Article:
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Posts tagged "Thomas Cranmer"


No, Actually, I Don’t Work Out: Good News for Unwilling Hearts (A DC Conference Preview)

I don’t have any acquired tastes. I don’t drink coffee, or smoke a pipe, or do anything else that I didn’t like the first time. And no, actually, I don’t work out, either. I used to think that I was just weak…but now I’ve realized that while I am weak, I’m not just weak. I am also human.

Thomas Cranmer, the English Reformer and first Protestant Archbishop of Canterbury, knew a lot about this connection between weakness and humanity. When he was formulating the theological expressions of the post-Reformational church in England, he realized that the old way—which, of course, remains the predominant way—of thinking about the human person was completely backward and insufficient to explain the struggles of real life.

So, as a good reformer might, he reformed it.

I’m so looking forward to Mockingbird’s Washington DC conference at the end of this month (Oct 27-28), celebrating 500 years of grace, the anniversary of the Protestant Reformation. My talk is entitled “No Actually, I Don’t Work Out: Good News for Unwilling Hearts” and in it, I’ll attempt to translate the Reformation insight about the human person—that we are way more bound and twisted than we ever thought we were—into Good News for sinful people 500 years later. To do it, I’ll talk about a couple of episodes from the life of the Apostle Peter, discuss the (very real) Crotchety Associate Rector Syndrome, lament the fact that gyms have mirrored walls, fix WWJD bracelets, and confess weakness in the face of Oreos and General Tso’s Chicken. Through all that—and the Reformational lens—a portrait will appear: a savior God who came to Earth, not waiting for the weak to become strong or for the sinners to become saints…a Christ who came to set the captives free.

Click here to register for our Fall Conference in DC on October 27-28—you won’t want to miss it!

Devastating and Hopeful: Collect for the Second Sunday of Lent

Devastating and Hopeful: Collect for the Second Sunday of Lent

Looking through our archives the other day, I was surprised to discover that we’ve never posted an excerpt from The Collects of Thomas Cranmer by Paul Zahl and Fred Barbee. It’s a wonderful little book, really more of a devotional, and not just for those who are interested in Cranmer’s prayers or the Anglican tradition. Take for instance the meditation on the collect for the Second Sunday in Lent (this past Sunday):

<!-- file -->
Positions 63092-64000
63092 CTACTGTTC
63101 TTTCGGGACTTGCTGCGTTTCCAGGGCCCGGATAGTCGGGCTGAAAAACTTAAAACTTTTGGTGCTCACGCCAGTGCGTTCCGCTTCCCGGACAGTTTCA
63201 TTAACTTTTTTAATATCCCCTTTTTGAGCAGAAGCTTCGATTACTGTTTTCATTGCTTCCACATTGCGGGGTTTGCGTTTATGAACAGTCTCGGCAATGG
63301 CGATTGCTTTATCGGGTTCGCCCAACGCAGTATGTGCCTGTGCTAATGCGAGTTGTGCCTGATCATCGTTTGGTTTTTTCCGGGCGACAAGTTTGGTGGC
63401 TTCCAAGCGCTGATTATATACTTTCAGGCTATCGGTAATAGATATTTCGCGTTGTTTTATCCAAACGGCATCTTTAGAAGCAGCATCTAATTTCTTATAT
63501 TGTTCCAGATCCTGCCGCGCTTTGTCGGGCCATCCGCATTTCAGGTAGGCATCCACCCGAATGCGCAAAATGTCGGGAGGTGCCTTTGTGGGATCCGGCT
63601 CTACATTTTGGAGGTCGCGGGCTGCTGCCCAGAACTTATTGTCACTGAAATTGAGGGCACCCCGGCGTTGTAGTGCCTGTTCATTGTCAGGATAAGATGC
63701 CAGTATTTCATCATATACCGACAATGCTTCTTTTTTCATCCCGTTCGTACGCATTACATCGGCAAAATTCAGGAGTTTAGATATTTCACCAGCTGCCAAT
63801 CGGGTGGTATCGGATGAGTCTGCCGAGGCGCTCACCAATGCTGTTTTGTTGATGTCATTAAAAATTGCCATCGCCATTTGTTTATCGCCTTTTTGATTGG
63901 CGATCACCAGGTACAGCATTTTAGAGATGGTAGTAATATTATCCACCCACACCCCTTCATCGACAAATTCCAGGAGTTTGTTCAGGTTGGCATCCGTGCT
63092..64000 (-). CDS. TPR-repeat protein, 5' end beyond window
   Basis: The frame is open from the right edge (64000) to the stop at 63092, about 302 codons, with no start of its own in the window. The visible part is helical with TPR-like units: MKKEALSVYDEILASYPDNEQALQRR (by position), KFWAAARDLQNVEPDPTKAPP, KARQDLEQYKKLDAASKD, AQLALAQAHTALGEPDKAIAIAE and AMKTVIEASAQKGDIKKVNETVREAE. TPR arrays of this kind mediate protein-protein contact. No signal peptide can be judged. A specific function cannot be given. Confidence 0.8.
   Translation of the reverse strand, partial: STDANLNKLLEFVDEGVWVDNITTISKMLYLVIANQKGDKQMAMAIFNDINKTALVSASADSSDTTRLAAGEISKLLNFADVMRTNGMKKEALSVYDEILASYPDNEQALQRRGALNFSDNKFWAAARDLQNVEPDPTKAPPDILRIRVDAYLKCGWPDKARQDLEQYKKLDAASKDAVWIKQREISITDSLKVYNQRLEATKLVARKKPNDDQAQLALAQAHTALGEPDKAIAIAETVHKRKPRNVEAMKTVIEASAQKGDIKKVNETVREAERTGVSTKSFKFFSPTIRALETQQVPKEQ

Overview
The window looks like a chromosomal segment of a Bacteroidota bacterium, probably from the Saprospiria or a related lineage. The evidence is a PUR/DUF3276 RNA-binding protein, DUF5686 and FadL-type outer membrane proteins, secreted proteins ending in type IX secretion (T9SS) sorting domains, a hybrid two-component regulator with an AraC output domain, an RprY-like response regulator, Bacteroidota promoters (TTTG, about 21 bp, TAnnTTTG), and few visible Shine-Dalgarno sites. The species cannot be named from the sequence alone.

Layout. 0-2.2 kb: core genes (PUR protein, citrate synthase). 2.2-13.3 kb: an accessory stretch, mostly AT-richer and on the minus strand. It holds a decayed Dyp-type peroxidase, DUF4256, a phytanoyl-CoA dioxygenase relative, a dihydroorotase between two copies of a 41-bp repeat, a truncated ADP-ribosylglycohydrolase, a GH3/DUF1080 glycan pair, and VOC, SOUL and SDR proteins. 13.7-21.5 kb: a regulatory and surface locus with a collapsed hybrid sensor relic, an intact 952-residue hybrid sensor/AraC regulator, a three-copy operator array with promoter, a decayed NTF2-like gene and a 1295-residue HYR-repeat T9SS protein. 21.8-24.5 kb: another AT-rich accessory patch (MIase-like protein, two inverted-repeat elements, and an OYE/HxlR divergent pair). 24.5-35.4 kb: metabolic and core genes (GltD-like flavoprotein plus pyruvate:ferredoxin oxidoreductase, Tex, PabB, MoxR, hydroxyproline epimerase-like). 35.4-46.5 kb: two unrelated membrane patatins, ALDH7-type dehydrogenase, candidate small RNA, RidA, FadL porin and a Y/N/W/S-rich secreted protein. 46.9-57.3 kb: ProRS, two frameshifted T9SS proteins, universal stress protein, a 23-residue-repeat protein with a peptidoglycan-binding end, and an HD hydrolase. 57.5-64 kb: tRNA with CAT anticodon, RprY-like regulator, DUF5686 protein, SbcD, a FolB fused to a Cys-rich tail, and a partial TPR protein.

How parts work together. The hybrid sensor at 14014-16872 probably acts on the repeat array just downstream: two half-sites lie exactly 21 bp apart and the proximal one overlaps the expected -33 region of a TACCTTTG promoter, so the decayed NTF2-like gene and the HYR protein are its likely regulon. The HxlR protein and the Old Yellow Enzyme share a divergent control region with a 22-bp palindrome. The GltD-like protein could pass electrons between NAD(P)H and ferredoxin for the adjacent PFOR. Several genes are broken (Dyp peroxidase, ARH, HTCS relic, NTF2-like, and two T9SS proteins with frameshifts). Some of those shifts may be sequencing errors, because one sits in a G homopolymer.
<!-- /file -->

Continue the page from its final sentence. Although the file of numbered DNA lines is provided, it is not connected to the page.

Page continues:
The Collect: Almighty God, which doest see that we have no power of ourselves to help ourselves; keep thou us both outwardly in our bodies, and inwardly in our souls;…

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Thomas Cranmer’s Gospel of Divine Allurement – Ashley Null

The fun never ends! Here’s Dr. Null’s presentation from our NYC Conference, which was delivered immediately after Tim Kreider’s. It was quite dramatic:

Thomas Cranmer’s Gospel of Divine Allurement ~ Ashley Null from Mockingbird on Vimeo.

Reviewing The Book of Common Prayer: A Biography

Reviewing The Book of Common Prayer: A Biography

I was honored a few months ago to be asked to review Alan Jacobs’ new biography of The Book of Common Prayer for Modern Reformation magazine, one of my/our favorite periodicals. Seeing as the issue in which it appears just hit stands (May-June), here’s a generous portion of the article. Be sure to head over to Mod Ref and subscribe to read the whole thing:

To borrow a phrase from faux fashion icon Mugatu in Ben Stiller’s film Zoolander, liturgy is so hot right now. A minister at an evangelical Congregational church in Massachusetts uses The Book of Common Prayer at every…

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NOW AVAILABLE! Comfortable Words: Essays in Honor of Paul F. M. Zahl

NOW AVAILABLE! Comfortable Words: Essays in Honor of Paul F. M. Zahl

Talk about a double whammy! As promised, here’s the second part of our PZ-centric month at Mbird. This project has been in the works for quite some time–ever since the father figure in question hit the big 6-0 in fact–and we are absolutely thrilled it is finally available! Edited with care and precision by John Koch (aka JDK) and Todd Brewer (aka Todd Brewer), published by Wipf and Stock, and containing entries from a slew of Mbird contributors (and many other esteemed colleagues!), not to mention a preface from Tullian Tchividjian, this is something special indeed. After all, it’s not…

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Sorry Not Sorry

Sorry Not Sorry

The Vances lived in number seven. They had a different father and mother. They were Eileen’s father and mother. When they were grown up he was going to marry Eileen. He hid under the table. His mother said:

— O, Stephen will apologize.

Dante said:

— O, if not, the eagles will come and pull out his eyes.–

Pull out his eyes,
Apologize,
Apologize,
Pull out his eyes.
Apologize,